12 March 2021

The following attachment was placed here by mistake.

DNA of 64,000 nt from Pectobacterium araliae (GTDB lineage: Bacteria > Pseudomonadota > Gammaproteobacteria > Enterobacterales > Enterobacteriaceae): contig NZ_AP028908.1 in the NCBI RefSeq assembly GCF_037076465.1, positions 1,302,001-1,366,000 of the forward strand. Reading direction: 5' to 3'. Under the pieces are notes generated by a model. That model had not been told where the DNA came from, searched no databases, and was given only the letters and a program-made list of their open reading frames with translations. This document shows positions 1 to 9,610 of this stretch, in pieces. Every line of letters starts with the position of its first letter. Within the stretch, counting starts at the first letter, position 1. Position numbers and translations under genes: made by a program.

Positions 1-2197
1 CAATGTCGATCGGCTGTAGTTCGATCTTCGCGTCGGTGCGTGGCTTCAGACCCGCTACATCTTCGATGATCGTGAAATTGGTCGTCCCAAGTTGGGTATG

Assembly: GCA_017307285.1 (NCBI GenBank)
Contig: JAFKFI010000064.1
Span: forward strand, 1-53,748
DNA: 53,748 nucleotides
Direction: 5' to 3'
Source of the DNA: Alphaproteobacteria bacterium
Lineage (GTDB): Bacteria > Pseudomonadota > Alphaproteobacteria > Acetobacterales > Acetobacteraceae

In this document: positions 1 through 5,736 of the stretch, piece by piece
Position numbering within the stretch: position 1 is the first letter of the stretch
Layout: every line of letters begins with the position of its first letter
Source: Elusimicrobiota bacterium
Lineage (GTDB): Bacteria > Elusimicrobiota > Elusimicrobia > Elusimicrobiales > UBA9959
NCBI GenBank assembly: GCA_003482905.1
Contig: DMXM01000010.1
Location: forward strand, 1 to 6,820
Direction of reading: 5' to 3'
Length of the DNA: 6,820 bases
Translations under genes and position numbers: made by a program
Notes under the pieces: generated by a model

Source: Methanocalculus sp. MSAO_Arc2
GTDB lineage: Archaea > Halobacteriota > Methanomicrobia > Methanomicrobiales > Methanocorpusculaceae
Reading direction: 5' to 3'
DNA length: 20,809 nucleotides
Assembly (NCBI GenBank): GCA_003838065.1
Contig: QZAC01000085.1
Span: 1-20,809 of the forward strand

For me, Thursday 11 November 2010 was a very memorable one. Apart from it being Remembrance Day, it was also when I had a heart attack. It came right out of the blue as the saying goes and with no warning that I was aware of. One minute I was walking away from my car in a multi-storey car park in Leicester and the next thing that I remember was waking up thirty-six hours later as I was being wheeled from Leicester Royal Infirmary’s A & E to a ward in the hospital. I had been found on the floor of the car park, I do not know by whom, but I am very grateful to them, whoever they were. I was also really thankful that the hospital was literally just around the corner from the car park. To begin with I was thought to be having just an epileptic fit as I always carry a medical card with my NHS number on. But tests showed an elevated item in my blood which only occurs with a heart attack and this was confirmed after further scans. I was given tablets to take, but I was already on medication for epilepsy so a few more were no problem to me. I still recall the look on that hospital doctor’s face when I asked him for how long I’d need to be taking these extra tablets and his smile as he replied “always”. He then went on to explain what these extra tablets were. In the meantime though, to the people who knew me it seemed like I had just disappeared, my car wasn’t in its usual place and I wasn’t answering my phone. A lady friend of mine was phoning everyone she could think of to find me, she just knew there was something wrong when I didn’t answer my phone as I usually did and she eventually persuaded the local police to check the hospitals to find me, which they kindly agreed to. My car was also located. So it was that a while later I was sitting up in a hospital bed when a policewoman appeared, asking me questions! I was able to assure her that nothing untoward had occurred and I’d be happy for my friend to be told where I was. She arrived a short while later and I was happy to see her. Much later it crossed my mind that other folk in that hospital ward must have wondered who I was, with the police visiting me there! I was monitored for a while but I had no problems with the extra medication and was able to return home quite a few days later. My mother was told at first that I’d only had an epileptic fit, which did not worry her too much as that was a known condition with me. It was only later that we told her the rest! She was, after all, eighty-nine at the time. For a while doctors kept a very close eye on me with regular tests and thankfully regular scans showed no degeneration of my heart. But a regular check is still made.